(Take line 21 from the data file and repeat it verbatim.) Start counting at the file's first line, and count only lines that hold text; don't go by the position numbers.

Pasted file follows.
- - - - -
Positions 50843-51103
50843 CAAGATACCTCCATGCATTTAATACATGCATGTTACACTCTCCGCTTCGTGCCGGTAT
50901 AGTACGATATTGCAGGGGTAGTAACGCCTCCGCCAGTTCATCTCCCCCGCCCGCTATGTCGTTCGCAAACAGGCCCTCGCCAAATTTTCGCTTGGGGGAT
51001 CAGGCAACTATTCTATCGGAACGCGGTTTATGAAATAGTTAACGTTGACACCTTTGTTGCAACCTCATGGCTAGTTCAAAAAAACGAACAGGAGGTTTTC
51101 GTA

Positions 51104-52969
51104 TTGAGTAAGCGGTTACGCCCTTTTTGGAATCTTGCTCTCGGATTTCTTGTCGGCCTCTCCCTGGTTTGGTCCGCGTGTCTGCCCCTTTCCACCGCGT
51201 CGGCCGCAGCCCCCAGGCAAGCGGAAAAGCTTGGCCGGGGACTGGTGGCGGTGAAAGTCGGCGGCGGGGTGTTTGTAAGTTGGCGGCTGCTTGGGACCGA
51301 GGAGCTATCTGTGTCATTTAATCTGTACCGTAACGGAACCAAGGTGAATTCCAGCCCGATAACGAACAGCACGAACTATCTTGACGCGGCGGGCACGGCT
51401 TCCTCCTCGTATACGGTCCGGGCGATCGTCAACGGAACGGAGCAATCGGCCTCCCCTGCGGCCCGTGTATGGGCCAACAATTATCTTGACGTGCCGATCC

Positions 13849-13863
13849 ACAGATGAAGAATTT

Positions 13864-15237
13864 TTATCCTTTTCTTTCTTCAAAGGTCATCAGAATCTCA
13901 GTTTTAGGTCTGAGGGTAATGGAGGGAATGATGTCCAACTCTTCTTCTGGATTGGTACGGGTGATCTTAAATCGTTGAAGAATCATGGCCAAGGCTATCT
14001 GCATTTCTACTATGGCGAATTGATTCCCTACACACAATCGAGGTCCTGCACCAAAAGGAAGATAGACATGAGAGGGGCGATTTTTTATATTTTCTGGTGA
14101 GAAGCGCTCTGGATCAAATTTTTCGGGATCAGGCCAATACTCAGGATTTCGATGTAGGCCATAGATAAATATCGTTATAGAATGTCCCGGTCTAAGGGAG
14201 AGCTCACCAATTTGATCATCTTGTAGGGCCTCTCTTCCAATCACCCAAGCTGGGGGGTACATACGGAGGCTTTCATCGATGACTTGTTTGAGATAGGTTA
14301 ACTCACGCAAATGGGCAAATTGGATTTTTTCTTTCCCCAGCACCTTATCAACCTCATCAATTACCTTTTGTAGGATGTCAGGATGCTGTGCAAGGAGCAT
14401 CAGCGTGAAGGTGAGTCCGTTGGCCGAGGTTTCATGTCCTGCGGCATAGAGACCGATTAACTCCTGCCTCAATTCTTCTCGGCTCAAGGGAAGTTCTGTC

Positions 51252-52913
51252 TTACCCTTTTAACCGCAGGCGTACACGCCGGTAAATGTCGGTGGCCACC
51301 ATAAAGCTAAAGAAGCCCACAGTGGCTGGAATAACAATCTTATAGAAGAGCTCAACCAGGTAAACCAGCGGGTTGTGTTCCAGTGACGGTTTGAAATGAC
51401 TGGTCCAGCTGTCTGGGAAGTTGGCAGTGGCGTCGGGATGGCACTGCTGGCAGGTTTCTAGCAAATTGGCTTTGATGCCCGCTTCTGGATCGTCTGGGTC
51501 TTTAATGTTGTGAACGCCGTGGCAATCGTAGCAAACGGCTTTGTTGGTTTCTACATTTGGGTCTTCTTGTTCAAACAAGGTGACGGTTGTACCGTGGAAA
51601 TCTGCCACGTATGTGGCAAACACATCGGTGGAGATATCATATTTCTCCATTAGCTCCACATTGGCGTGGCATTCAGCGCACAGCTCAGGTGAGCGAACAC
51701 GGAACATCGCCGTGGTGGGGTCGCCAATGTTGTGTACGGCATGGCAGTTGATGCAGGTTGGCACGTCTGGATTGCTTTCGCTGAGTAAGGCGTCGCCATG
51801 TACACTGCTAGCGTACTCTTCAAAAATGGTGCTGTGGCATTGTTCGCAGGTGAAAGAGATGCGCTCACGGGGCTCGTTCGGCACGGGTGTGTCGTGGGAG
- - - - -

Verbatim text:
Positions 51252-52913